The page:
‘I’ or Ai as it was being referred to earlier is an acid test of a film for multiple reasons and it has been in the news ever since it was launched. The film brings back Shankar and actor Vikram together once again after their blockbuster Anniyan (2005). In my opinion Vikram hasn’t really had a good film after that (with films like Mani Ratnam’s Raavanan and A.L.Vijay’s Deiva Thirumagal being passable fare), hence what could be a better way to bounce back finally in style than associating with the same director who gave him such a big turning point in his career earlier. After working with Harris Jayaraj in his previous film Nanban, Shankar once again has fallen back on his trusted music composer A.R.Rahman for the soundtrack of ‘I’. Incidentally ‘I’ is the 12th film to be directed by Shankar of which ARR has composed the music for 10 of them (the other 2 films, Anniyan and Nanban being Harris Jayaraj compositions) and so the expectations were always going to be high.
And why not considering that the all the previous Shankar-ARR films have always had some amazing songs to boast of. Being known for his ability to deliver lavishly mounted larger than life films in convincing fashion, all eyes are on Shankar once again as the release date gets closer (the film is expected for Diwali this year). As I am writing this post sitting in Mumbai the audio launch of the film is going on in Chennai. Aascar Ravichandran, the producer made heads turn by roping in Jackie Chan for the audio launch of Dasavatharam (2008) and now he has brought in Arnold Schwarzenegger for the audio launch of ‘I’. From last night I have been listening to the songs of ‘I’ on loop and to be honest I wasn’t too excited the first time around when I heard the songs. But then I wasn’t too worried as in my case very few ARR albums have been able to hook me completely on the very first listening itself (Vinnaithaandi Varuvaayaa being an exception in recent times). Repeated listening has always gone on to make me fall in love with many of his albums time and again.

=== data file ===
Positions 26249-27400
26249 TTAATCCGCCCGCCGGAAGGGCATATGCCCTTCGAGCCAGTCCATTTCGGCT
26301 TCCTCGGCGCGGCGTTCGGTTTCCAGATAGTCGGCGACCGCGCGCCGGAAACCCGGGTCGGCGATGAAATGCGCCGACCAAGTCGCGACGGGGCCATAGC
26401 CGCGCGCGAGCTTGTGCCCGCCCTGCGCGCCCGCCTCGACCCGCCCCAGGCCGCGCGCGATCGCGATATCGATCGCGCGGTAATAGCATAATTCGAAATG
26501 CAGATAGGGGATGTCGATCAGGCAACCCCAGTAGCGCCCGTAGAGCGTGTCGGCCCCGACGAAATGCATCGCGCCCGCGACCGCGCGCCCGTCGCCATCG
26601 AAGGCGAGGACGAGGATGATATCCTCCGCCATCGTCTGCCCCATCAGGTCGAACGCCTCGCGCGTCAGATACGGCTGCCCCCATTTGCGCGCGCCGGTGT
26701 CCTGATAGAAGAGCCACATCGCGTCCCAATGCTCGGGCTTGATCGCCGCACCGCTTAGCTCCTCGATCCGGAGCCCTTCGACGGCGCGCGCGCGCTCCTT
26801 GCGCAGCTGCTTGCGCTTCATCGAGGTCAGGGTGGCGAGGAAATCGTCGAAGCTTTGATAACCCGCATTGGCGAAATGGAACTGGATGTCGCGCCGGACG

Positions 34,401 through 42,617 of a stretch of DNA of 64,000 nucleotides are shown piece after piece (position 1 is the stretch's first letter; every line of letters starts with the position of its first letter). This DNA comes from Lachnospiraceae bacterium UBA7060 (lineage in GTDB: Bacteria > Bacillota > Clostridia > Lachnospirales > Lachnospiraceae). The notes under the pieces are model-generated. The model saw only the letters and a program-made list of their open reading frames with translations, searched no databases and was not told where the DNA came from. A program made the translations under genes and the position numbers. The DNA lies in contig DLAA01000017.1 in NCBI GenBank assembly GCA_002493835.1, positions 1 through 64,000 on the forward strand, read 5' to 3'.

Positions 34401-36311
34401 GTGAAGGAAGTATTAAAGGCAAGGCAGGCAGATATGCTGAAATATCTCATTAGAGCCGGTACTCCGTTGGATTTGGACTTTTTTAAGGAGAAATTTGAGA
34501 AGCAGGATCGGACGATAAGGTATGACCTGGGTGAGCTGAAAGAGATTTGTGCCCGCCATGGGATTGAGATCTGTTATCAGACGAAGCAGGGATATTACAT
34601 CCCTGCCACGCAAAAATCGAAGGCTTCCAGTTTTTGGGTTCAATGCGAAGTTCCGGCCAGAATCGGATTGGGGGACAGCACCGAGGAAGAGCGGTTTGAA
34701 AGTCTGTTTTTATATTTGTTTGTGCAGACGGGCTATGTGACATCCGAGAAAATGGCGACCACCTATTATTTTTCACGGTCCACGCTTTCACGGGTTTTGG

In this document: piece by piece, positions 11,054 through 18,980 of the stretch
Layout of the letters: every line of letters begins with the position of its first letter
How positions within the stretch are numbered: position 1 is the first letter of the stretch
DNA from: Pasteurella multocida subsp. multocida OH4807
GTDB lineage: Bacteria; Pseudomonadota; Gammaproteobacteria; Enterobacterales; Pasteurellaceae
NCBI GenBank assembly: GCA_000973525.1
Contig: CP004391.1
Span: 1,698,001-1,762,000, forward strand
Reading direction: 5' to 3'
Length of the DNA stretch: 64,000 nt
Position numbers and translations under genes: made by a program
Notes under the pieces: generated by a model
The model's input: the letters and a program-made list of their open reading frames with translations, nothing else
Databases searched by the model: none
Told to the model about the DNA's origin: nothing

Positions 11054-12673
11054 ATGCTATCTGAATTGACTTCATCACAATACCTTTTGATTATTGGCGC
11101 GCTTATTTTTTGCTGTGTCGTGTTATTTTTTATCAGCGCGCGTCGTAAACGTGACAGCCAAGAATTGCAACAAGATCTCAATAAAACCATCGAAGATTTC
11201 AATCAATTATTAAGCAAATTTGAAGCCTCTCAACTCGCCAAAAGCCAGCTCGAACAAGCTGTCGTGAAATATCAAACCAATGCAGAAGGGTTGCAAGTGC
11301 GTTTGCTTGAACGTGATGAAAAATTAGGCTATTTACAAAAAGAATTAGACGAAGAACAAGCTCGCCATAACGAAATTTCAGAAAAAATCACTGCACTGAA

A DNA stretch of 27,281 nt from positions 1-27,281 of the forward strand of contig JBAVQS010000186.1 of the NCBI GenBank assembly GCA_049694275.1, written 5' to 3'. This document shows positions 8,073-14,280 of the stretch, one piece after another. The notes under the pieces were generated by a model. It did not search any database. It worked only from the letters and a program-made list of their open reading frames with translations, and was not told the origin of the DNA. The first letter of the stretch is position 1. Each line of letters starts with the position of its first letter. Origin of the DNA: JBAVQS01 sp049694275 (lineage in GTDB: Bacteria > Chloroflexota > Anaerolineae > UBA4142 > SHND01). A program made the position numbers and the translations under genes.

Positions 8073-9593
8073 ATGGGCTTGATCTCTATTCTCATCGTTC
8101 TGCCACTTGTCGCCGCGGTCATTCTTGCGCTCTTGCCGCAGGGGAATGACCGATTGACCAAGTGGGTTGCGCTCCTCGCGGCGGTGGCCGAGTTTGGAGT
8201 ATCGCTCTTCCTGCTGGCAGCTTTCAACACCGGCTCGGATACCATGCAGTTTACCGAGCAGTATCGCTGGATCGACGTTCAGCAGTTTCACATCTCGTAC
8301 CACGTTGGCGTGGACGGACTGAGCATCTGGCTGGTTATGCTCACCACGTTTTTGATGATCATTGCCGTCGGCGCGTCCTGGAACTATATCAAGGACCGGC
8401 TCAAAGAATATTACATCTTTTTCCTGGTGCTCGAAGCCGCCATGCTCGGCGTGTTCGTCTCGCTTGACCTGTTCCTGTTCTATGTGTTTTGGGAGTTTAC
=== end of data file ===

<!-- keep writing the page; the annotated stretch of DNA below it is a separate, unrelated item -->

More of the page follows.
One of the aspects that surprised me and made me feel happy in a way about the music of ‘I’ is the fact that ARR himself hasn’t sung a single number in the album. Now before anyone else gets too alarmed let me clarify this point. As much as I like ARR the singer, I like the composer in him a lot more and feel that he has been getting too over exposed as a singer of late. Hence this made me feel that ‘I’ could be one of those back to the old times kind of simple, yet fun albums. Was I right, or was I wrong? Well after multiple hearings here’s what I feel about each of the compositions in the album.
1. Mersalaayiten (lyrics by Kabilan, sung by Anirudh Ravichander and Neeti Mohan)
The first song in the album and also the one which somehow got leaked out earlier over the weekend preceding the audio launch, this one is a little strange song of sorts to begin the album with. Why strange? Well because it comes across as a little too desperate to sound different, yet funky, what with its pedestrian style lyrics and Anirudh Ravichander trying to sound way too cool. Neeti Mohan’s portions sort of bring in some balance and while repeated listening has made me feel a lot more comfortable, as the album opener it still disappoints.
2. Ennodu Nee Irundhal (lyrics by Kabilan, sung by Sid Sriram and Sunitha Sarathy)